Retro lights are a mainstay of interior trends. But do we understand exactly what period of design ‘retro’ actually refers to? Is my idea of retro the same as yours?
As I write, we are soon to be 101 years to the day since the end of the First World War. Remembrance Day has been supported since 1918, whereby the United Kingdom observes a two-minute silence to remember the loss of life in wars.
The two World Wars had a far-reaching effect on our political, economic and social landscape. These impacts in turn, heavily influenced fashions and trends that were later to come and never more so than in our homes.
Lighting has always been in the forefront to benefit from new, innovative technologies that showcase the latest learning and benefits, and the styling has also followed suit.
Lighting is a key design ingredient, whether to work in harmony with the era of the home, or to create a juxtaposing style. It’s simply a question of understanding what was considered modern at that particular time. But could you pick out your Victorian from your Edwardian? Your Art Deco from your Art Nouveau? Let’s take a look through the architectural design influences that shaped our lighting in the early 20th Century.
Lighting Styles from 1910 – 1919:
Victorian interiors were often dark, stuffy spaces. The long-reining monarch’s demise in 1901 permitted a new wave of modernity. In sharp contrast, the Arts and Crafts movement, headed by the now famed William Morris, was flourishing, so simple designs, made with natural materials that were hand crafted became the latest must-have in homes.
Wood was used extensively for both structural roles and as decoration. Exposed beams, decorative (but un-fussy) panels and columns were prolific in this era. So, what did we choose when it came to our lighting?
Arts & Crafts Lighting:
Lighting that showcased traditional hand crafts that were honed over generations were teamed with rustic materials and simple lines. Hammered brass or iron pared with oak woods is the epitome of the design.
The Middlefield ceiling pendant shown below, is a good example of this. At this time, the technologies would not have been in place to bend wood, which would have been steamed and bent by hand, over a period of time.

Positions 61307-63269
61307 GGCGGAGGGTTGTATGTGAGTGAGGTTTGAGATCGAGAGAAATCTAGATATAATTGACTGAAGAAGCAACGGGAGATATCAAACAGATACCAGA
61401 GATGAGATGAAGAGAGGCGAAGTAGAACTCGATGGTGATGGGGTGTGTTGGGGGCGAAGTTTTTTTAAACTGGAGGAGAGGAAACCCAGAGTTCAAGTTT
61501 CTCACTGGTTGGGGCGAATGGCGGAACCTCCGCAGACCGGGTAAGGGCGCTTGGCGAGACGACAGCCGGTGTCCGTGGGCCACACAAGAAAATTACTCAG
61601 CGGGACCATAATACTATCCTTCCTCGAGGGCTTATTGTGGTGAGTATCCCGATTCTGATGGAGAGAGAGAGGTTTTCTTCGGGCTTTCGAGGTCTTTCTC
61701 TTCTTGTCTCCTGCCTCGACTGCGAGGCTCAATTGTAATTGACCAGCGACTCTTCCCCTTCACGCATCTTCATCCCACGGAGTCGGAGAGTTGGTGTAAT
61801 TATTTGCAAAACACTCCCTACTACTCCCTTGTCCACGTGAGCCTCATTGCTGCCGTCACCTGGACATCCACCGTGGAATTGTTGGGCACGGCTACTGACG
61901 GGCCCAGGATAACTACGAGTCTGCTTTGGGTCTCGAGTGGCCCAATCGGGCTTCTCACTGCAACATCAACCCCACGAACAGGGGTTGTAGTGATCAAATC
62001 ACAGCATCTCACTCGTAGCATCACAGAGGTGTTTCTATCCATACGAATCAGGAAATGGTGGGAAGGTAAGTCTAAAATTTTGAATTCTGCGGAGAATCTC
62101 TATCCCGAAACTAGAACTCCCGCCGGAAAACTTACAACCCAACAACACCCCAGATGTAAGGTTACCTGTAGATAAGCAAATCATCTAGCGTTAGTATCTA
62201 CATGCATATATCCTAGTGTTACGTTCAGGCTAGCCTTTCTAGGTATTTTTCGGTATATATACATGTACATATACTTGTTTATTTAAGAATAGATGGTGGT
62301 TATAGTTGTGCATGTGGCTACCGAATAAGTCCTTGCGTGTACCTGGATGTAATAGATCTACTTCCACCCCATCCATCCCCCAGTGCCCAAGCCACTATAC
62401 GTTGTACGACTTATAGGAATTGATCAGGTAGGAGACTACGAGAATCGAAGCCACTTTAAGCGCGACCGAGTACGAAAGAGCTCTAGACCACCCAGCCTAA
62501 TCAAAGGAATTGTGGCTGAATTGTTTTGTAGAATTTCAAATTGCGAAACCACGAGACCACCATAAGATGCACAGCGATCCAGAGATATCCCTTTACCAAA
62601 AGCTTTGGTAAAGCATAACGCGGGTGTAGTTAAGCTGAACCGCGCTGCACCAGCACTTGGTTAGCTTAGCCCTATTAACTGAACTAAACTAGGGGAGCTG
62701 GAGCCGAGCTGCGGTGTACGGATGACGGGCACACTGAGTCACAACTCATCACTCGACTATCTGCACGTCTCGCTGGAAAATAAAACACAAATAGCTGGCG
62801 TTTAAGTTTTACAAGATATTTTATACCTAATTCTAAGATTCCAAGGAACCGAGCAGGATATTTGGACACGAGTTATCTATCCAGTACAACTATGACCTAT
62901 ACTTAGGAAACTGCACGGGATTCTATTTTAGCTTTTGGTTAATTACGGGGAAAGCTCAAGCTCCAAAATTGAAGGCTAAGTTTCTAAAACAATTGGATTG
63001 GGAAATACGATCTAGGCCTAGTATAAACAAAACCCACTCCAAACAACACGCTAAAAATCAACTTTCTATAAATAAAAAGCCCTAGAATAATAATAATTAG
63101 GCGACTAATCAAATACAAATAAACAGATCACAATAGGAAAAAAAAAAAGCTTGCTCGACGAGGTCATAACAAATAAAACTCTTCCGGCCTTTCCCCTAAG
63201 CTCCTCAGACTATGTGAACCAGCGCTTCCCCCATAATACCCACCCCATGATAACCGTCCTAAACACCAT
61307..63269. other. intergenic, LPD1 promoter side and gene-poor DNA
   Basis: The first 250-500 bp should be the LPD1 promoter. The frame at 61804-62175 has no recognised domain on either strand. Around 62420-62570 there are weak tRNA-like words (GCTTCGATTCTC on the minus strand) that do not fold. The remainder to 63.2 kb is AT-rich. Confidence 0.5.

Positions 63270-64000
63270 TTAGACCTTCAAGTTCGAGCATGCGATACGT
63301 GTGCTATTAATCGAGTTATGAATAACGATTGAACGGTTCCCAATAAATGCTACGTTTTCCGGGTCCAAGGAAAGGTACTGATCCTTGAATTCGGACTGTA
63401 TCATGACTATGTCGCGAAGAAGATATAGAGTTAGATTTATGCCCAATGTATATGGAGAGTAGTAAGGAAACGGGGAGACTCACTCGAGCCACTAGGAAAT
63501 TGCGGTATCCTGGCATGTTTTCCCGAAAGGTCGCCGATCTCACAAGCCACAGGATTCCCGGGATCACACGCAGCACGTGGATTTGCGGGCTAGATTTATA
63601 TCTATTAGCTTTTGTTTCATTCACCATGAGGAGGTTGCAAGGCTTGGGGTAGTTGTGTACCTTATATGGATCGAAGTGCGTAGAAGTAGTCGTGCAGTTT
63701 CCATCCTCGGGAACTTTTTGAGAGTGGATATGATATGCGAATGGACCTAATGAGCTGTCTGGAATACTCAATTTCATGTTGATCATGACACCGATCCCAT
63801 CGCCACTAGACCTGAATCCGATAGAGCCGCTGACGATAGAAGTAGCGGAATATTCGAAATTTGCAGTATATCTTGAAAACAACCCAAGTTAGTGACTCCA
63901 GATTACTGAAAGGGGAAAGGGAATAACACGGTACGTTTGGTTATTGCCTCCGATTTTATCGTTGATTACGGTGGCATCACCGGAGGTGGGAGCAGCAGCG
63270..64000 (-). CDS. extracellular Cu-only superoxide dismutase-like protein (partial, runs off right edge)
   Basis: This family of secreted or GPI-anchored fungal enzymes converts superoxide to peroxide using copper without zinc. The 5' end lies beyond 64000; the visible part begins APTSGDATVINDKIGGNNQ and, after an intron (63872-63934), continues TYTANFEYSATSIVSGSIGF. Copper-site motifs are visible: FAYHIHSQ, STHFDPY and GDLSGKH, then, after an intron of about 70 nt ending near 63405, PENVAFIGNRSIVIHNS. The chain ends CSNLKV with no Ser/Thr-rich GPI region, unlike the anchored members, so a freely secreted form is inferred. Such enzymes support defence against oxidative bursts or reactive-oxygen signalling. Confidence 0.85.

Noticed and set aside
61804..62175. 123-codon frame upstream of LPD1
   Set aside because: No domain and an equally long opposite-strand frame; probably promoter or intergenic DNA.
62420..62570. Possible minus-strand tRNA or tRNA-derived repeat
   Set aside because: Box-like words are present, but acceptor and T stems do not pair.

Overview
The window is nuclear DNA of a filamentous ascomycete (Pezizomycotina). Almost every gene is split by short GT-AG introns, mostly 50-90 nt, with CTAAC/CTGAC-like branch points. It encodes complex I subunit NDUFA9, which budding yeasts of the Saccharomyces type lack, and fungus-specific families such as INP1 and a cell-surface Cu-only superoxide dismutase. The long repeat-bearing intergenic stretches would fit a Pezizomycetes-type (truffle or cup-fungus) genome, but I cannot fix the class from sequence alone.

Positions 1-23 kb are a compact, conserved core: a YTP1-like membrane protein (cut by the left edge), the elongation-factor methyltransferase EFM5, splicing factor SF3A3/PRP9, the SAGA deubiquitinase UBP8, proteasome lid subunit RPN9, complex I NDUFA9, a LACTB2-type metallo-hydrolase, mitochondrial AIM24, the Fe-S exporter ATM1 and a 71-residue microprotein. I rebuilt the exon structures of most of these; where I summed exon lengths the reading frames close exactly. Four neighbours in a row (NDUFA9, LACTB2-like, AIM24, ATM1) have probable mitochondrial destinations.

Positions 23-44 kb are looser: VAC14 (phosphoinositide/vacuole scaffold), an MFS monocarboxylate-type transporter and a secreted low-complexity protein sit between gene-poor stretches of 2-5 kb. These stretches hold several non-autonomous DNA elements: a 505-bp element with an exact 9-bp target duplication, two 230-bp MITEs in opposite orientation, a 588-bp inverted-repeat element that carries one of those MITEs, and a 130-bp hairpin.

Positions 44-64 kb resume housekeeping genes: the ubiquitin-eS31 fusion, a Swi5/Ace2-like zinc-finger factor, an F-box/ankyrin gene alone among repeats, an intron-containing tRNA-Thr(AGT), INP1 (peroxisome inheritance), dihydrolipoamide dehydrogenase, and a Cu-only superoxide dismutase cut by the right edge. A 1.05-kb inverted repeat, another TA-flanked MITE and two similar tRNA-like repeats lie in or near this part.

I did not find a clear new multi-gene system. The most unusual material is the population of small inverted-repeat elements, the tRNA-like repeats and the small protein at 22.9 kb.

Born of a desire to shrug off the heavy shroud of restrictive Victorian designs, the soft, curving silhouettes with etched acid glass shades were cast aside. Akin to a teenager pushing boundaries with strict parents, Deco style lighting crashed without subtlety into being, with geometric shapes and brighter metals popping vibrancy into our interiors.
Lighting Styles from 1920 – 1929:
Encapsulating the decade referred to as ‘the roaring twenties’, this era is surmised by flappers, gangsters, prohibition and the introduction of jazz.
Art Deco reigned supreme for younger tastes, with a resurgence for a pre-dated Art Nouveau style, which became prolific once more for the more mature, sophisticated homes. Art Nouveau takes inspiration from nature, with sweeping forms and natural colour palettes forming a complete contrast to the angular themes of Deco.
Towards the end of the decade, we see the Bauhaus school start to influence home interiors with a focus on amalgamating architectural design with modern, fine art. The resulting look was a much more industrial offering, where the structure and form of the item was also the beauty.
Lighting Styles from 1930– 1939:
It’s still very much Art Deco at this stage, but with a more ‘Hollywood’ glam twist. We often think of Art Deco as the blacks, golds and dramatic features; in truth, it’s an evolution of its own identity over the course of three decades. I always think of this strong phase of Art Deco as ‘Deco Luxe’ as it seems to sum it up!